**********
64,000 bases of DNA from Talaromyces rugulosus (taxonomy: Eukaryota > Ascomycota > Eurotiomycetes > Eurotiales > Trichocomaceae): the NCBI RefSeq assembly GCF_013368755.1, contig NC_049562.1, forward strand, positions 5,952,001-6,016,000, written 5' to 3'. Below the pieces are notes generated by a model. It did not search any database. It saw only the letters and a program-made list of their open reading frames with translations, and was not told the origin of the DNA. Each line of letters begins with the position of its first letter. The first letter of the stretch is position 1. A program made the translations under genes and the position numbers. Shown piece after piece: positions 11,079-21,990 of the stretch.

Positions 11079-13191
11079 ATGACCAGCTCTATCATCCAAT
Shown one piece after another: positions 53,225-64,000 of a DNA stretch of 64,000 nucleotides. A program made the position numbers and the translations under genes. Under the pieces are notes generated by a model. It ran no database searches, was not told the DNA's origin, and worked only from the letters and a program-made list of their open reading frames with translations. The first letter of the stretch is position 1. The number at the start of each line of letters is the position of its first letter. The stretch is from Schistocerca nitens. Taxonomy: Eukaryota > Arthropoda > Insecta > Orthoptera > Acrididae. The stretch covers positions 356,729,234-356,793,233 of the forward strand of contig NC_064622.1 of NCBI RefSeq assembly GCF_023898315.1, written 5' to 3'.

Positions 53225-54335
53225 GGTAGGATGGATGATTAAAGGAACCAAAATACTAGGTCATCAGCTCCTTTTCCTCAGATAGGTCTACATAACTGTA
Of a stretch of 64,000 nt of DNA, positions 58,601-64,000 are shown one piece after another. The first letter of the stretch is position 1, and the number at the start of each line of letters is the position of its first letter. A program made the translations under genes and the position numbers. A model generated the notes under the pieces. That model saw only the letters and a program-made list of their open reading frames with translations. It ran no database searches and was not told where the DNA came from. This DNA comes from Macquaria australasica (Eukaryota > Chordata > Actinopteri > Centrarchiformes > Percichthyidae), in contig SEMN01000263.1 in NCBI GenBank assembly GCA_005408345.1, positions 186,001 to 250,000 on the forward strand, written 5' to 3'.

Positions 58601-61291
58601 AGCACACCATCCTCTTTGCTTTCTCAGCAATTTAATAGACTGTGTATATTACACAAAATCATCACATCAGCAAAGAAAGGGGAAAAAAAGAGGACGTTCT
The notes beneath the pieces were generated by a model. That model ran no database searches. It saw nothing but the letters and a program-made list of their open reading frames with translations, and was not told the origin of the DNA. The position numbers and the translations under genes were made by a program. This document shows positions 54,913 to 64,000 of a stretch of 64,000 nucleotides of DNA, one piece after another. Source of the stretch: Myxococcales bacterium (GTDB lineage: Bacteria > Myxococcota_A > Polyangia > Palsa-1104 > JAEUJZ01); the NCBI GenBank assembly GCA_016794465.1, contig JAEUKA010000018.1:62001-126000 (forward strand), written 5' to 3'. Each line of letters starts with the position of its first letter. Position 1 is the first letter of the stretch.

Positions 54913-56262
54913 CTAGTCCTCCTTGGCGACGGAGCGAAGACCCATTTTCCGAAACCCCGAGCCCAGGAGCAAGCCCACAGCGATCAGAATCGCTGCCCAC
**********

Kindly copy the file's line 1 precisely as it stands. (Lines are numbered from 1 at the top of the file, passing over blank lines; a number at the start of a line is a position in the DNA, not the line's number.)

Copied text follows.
64,000 bases of DNA from Talaromyces rugulosus (taxonomy: Eukaryota > Ascomycota > Eurotiomycetes > Eurotiales > Trichocomaceae): the NCBI RefSeq assembly GCF_013368755.1, contig NC_049562.1, forward strand, positions 5,952,001-6,016,000, written 5' to 3'. Below the pieces are notes generated by a model. It did not search any database. It saw only the letters and a program-made list of their open reading frames with translations, and was not told the origin of the DNA. Each line of letters begins with the position of its first letter. The first letter of the stretch is position 1. A program made the translations under genes and the position numbers. Shown piece after piece: positions 11,079-21,990 of the stretch.